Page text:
The first way is "control from behind the curtain," which essentially allows investors to trade themselves under the direction of the private equity fund operator. Newcomers generally adopt this "exploratory" method. According to Jiang, this method rarely achieves good results due to the fact that clients tend to trust their own, more novice judgment, rather than the judgment of the fund manager. And the flow of transactions tends to be interrupted.

The second way is total entrustment to the fund operator. The clients take a back-seat while the fund trades on their behalf.

Private equity funds do not have a minimum investment requirement. But Jiang said that large capital amounts receive different "treatment" compared to small capital investments. For example, transaction frequency might be lower for small capital clients. For large capital clients, on the other hand, private equity funds will help them to optimize their investment portfolios in addition to providing the standard services.

"For clients with capital of over 300,000 yuan, we generally create an investment portfolio," said Jiang. Investment portfolios refer to an arrangement of short-, medium- and long-term investments.

The private equity fund that Jiang operates is not large, so capital of over 300,000 yuan is considered to be a large investment.

In this investment portfolio: A short-term operation can last for one or two days; a medium-term operation can last from a few months to half a year; and a long-term operation can last from one to two years. Each operation comprises a selection of good stocks that are bought and held for the period.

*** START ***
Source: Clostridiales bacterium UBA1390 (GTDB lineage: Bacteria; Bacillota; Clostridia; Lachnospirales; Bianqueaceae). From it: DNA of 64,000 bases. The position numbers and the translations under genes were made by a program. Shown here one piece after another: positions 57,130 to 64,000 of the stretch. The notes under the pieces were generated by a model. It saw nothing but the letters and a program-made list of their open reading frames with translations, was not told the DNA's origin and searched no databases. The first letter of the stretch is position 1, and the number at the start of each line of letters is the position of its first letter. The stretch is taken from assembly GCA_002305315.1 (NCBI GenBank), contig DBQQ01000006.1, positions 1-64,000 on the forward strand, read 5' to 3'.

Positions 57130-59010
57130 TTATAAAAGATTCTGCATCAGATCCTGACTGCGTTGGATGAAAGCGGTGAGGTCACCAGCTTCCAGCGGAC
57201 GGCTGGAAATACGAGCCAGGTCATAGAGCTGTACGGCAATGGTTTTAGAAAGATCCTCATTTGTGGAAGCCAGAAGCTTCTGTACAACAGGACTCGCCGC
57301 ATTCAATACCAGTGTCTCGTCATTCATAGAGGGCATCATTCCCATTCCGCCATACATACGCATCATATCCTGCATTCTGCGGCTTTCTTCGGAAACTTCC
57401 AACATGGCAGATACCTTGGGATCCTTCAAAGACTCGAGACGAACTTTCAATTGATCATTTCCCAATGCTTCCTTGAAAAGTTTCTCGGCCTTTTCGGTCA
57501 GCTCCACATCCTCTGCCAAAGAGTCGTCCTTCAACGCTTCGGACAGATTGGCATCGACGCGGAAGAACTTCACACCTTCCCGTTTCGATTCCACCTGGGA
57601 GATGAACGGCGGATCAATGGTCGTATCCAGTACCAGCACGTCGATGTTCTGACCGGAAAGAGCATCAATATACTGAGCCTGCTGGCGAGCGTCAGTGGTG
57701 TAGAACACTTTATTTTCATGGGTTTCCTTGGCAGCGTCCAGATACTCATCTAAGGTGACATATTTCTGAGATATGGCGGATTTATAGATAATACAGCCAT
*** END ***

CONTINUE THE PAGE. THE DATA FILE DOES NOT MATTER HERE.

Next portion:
In an investment portfolio, a combination of long-term and short-term investments helps to reduce the turnover rate. Generally speaking, an investment turnover rate of twice per month is considered large. "For large investments, especially millions of yuan, our ideal annual average return is 30 percent-including the bearish periods," said Jiang.

Jiang is very confident of his operational ability, and in his view, a good private equity fund operator is more capable than a public fund operator. In fact, the fund that Jiang manages has only recorded a few temporary downturns, even during periods of market consolidation. "Here is my optimistic prediction: We are going to continue to see a bullish market in the coming six years," Jiang said.

Being "private"

For a long time now, private equity funds have been operating outside the legal market framework. Therefore there are significant legal risks that need to be taken into consideration. In addition, private equity fund investment operations are not public and the commitments provided to clients and the way they operate continues to be something of a mystery to the public. But often the unique characteristics of private equity funds are what make them strong.

"We hope that there will be legislation that will clarify our legal status, but, in terms of disclosure, there should be differences," said Jiang. Private equity funds can only maintain their advantages as long as their positions and investment direction remain non-transparent. According to him, the key difference between public funds and private equity funds is in regard to transparency, not only in terms of legal status, but also in terms of disclosure.